Alamedans Learn to ‘Welcome the Stranger’

Alamedans Learn to ‘Welcome the Stranger’


“Welcome the Stranger” is a project in which local volunteers work together to welcome a refugee family into their community. The volunteers provide the family with the support they need over a period of six months or so. This enables the family to become independent and self-sufficient. It is one of the projects included in the “Acts of Mercy” that Pope Francis and the Catholic Conference on Justice have proposed. 

A Just Faith group at St Joseph’s Basilica here in Alameda launched the idea of developing the Welcome the Stranger project; Anna Rossi agreed to chair it. When it became clear that there was a strong response, Catholic Charities USA and its local office, Catholic Charities of the East Bay, were informed. They assigned a Muslim Afghan family to the Alameda Deanery Welcome the Stranger Refugee Support Team. 

Initially, various teams were set up: welcoming, fundraising, housing, household needs and after arrival. The group was given two weeks’ notice before the family arrived. The major difficulty was finding accommodation. The family was lodged in a hotel for a month, then an apartment was found and the process of helping the family adjust to their new life began. 

Caren Vance, a local pediatrician, coordinated the tasks involved in meeting the refugee family’s needs. These included transport, a cash grant, social services, medical insurance and food stamps. Vance also had to find ways to get English lessons, child care for the couple’s 18-month-old baby son and to bring the family into the community. 

Now, six months later, group members are taking stock. The refugees — a 25-year-old father, 21-year-old mother and a baby boy — feel like family to the local volunteers, and the feeling is mutual. 

“You are our family now,” said the husband. He has a part-time job. His wife is learning English. They’ve mastered the public transportation system. They now feel at home here. The baby boy is joyful and friendly and is picking up his first English words very quickly. 

Previously the couple had done their best to live in Afghanistan with the constant presence of violence in their lives. When the wife became pregnant the family knew they had to seek a safer place for the baby to grow up. After a period of waiting and intense vetting, they arrived here in Alameda. (By the way, of the 65 million refugees and displaced people in the world, over half are children.)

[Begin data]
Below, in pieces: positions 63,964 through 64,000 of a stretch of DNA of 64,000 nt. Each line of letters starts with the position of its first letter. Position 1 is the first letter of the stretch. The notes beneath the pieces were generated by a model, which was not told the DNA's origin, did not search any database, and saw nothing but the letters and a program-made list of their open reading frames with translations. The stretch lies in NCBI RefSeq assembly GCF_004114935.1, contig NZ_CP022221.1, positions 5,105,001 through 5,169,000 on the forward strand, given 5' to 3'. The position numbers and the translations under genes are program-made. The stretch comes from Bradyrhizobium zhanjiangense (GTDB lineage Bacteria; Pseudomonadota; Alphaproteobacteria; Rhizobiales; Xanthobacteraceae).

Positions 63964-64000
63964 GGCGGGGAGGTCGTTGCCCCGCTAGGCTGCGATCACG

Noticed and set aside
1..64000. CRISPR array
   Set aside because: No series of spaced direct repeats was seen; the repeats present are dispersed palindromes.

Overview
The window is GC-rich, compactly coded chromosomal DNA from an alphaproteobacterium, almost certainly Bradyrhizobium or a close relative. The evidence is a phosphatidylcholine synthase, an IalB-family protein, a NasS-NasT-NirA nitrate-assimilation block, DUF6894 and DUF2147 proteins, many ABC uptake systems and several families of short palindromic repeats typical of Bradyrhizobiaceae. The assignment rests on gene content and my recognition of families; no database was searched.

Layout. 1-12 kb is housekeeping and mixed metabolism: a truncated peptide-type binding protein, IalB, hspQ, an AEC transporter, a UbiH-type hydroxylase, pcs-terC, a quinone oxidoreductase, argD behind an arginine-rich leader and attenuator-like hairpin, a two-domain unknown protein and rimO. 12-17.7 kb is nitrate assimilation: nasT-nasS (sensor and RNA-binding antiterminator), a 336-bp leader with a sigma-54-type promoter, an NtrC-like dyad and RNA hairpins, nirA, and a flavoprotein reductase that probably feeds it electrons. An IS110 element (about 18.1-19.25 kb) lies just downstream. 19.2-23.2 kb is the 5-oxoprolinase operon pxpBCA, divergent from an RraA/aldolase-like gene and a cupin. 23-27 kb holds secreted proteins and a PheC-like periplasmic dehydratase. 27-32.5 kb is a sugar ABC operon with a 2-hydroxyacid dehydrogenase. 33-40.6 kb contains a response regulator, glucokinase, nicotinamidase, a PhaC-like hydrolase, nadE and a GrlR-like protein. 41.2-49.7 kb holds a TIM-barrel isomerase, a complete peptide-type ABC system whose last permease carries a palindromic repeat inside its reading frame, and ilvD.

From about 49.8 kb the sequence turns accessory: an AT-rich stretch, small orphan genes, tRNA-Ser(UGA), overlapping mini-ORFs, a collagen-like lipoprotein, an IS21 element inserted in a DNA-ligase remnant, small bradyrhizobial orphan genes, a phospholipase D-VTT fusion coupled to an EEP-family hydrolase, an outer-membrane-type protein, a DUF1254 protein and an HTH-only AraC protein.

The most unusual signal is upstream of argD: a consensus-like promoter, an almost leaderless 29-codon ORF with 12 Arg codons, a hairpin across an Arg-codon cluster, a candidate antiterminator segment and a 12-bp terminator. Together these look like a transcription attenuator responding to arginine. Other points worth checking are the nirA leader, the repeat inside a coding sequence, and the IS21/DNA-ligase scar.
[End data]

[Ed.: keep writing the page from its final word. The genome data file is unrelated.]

The benefits of this project go beyond the refugee family. The Welcome the Stranger volunteers have learned to see the world through others’ eyes. Members of the Island’s four Catholic churches have successfully worked together on this project and have become close. They’ve been inspired by, and put into practice, the essence of the American nation: “Give me your tired, your poor, huddled masses yearning to breathe free.” 

It’s not been easy. Catholic Charities, the international organization that assigned the family, has limited resources and was not able to provide the volunteers with as much information as they needed about cultural issues. These included Afghan tribalism, the role of women, and so on. Local social services issued ID cards with misspelled names and incorrect addresses, which created all sorts of problems. 

Some local property owners and Realtors were hesitant to rent to refugees (illegally by the way). The committee heard “We don’t rent to foreigners.” The most difficult issue is the lack of low-cost housing on the Island. 

More than 80 Alamedans have been working together on this project. The difference they’ve made in the lives of this family (who’ve gone through drastic adjustments) since coming here are incalculable. It’s been a rich learning experience for many people. 

Can they apply what they’ve learned? Can they say, “OK, that worked. Let’s do it again with another family?” There’s certainly the willingness, the lessons learned, the energy, the commitment, the belief that helping those (especially children) whose lives are in danger is the right thing to do. 

Big issues remain, however. Questions arise. Where can the family live while they go through the painful process of cultural adjustment? While they learn to trust the loving members of their new family? While they learn English, seek work, put together the pieces of a new life? Where can they be safe and secure while they go through this process of transition? Answers to these questions remain unclear. 

The volunteers I’ve spoken with, however, believe there is an answer. I hope they’re right. 



Emmanuel Williams lives in Alameda.